Ferro concrete has relatively good strength and resistance to impact. When used in house construction in developing countries, it can provide better resistance to fire, earthquake, and corrosion than traditional materials, such as wood, adobe and stone masonry. It has been popular in developed countries for yacht building because the technique can be learned relatively quickly, allowing people to cut costs by supplying their own labor. In the 1930s through 1950's, it became popular in the United States as a construction and sculpting method for novelty architecture, examples of which created "dinosaurs in the desert".
The desired shape may be built from a multi-layered construction of mesh, supported by an armature, or grid, built with rebar and tied with wire. For optimum performance, steel should be rust-treated, (galvanized) or stainless steel. (In early practice, in the desert, or for exterior scenery construction, "sound building practice" was not considered, or perhaps unknown as it grew in some cases, from a folk craft tradition of masons collaborating with blacksmiths.) Over this finished framework, an appropriate mixture (grout or mortar) of Portland cement, sand and water and/or admixtures is applied to penetrate the mesh. During hardening, the assembly may be kept moist, to ensure that the concrete is able to set and harden slowly and to avoid developing cracks that can weaken the system. Steps should be taken to avoid trapped air in the internal structure during the wet stage of construction as this can also create cracks that will form as it dries. Trapped air will leave voids that allow water to collect and degrade (rust) the steel. Modern practice often includes spraying the mixture at pressure (a technique called shotcrete) or some other method of driving out trapped air.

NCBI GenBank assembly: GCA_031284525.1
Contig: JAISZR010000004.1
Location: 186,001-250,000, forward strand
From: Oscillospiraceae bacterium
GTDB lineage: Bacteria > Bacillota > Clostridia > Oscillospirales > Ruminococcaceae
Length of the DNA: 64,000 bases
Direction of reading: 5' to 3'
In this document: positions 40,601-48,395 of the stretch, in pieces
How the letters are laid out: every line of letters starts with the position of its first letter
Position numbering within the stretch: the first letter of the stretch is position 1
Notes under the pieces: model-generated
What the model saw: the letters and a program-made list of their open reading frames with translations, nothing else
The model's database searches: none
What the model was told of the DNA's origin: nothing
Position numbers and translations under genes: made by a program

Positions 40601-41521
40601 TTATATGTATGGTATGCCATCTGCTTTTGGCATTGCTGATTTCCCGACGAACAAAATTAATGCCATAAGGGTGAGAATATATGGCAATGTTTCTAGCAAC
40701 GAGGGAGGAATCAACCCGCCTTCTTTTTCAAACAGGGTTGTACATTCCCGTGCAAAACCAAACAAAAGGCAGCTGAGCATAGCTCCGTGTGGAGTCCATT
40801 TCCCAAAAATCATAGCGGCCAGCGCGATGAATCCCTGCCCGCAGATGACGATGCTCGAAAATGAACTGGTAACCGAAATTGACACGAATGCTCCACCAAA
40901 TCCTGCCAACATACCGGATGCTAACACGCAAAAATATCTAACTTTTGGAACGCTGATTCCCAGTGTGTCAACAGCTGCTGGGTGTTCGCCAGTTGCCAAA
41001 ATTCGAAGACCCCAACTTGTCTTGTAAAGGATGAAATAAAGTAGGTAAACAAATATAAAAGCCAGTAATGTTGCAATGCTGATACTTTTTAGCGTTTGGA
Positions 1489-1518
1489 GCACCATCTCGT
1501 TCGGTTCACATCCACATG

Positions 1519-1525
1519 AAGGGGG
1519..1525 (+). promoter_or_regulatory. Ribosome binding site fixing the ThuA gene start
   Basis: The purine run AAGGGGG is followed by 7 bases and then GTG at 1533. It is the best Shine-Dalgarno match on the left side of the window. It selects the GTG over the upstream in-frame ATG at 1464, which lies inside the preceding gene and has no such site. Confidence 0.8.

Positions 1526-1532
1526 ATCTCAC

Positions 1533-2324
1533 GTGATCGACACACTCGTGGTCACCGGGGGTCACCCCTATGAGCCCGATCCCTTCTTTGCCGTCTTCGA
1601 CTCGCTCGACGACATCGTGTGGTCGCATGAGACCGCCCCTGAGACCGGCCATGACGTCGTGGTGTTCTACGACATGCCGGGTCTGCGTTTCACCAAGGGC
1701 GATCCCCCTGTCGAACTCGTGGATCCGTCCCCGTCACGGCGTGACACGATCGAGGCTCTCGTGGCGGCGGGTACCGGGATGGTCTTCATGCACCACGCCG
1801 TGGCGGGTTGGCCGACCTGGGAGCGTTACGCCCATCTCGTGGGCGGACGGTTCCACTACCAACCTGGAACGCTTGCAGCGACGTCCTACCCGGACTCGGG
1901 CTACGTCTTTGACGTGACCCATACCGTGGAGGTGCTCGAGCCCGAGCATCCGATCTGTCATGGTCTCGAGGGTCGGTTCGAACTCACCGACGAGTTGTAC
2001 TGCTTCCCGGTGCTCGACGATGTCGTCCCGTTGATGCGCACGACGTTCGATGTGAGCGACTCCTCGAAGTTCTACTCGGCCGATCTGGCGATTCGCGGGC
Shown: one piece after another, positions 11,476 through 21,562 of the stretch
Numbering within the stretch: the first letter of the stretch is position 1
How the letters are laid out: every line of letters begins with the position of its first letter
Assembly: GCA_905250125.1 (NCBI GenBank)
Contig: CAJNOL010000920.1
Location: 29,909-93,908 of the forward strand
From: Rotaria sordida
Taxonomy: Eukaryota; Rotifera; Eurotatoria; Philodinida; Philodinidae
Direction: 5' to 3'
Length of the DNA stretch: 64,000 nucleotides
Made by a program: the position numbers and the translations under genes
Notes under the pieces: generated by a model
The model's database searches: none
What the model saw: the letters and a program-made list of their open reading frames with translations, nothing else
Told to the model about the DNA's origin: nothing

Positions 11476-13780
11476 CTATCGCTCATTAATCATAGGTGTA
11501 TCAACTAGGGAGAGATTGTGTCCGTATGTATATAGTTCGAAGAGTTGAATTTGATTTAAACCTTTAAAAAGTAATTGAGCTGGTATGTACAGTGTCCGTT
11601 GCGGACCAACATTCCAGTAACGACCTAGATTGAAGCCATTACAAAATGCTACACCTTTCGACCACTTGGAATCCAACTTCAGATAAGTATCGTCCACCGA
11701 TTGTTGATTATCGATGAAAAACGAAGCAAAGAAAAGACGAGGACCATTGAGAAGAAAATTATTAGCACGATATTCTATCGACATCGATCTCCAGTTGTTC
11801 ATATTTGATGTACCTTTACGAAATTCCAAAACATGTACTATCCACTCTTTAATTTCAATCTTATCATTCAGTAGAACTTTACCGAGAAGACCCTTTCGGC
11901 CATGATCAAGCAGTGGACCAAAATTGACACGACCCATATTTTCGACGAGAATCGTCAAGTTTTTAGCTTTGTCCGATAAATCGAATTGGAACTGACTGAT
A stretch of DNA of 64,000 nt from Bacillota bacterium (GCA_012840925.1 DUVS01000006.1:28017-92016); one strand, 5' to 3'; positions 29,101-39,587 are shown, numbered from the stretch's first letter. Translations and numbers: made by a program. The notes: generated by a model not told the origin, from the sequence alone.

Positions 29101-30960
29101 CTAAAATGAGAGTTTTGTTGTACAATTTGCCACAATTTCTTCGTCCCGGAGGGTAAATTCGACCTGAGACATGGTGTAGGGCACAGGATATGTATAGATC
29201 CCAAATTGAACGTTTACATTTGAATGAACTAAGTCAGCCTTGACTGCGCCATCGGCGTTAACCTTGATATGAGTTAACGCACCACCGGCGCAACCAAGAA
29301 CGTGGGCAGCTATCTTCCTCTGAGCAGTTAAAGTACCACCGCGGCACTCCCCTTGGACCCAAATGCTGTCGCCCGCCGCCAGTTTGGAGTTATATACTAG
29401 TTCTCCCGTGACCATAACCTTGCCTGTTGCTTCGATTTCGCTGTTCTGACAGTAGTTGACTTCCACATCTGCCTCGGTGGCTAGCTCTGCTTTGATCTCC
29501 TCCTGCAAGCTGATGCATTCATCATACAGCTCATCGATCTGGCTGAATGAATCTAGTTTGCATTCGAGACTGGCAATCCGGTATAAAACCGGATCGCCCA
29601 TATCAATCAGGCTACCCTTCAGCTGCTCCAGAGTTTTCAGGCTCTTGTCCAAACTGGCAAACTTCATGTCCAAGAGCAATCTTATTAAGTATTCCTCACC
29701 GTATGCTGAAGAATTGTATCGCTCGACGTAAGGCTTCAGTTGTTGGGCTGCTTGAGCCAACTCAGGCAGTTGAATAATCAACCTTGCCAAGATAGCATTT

Older structures that have failed offer clues to better practices. In addition to eliminating air where it contacts steel, modern concrete additives may include acrylic liquid "admixtures" to slow moisture absortion and increase shock resistance to the hardened product or to alter curing rates. These technologies, borrowed from the commercial tile installation trade, have greatly aided in the restoration of these structures. Chopped glass or poly fiber can be added to reduce crack development in the outer skin. (Chopped fiber could inhibit good penetration of the grout to steel mesh constructions. This should be taken into consideration and mitigated, or limited to use on outer subsequent layers. Chopped fibers may also alter or limit some wet sculpting techniques.)
The economic advantage of ferro concrete structures is that they are stronger and more durable than some traditional building methods. Depending on the quality of construction and the climate of its location, houses may pay for themselves with almost zero maintenance and lower insurance requirements. Water tanks could pay for themselves by not needing periodic replacement, if properly constructed of reinforced concrete.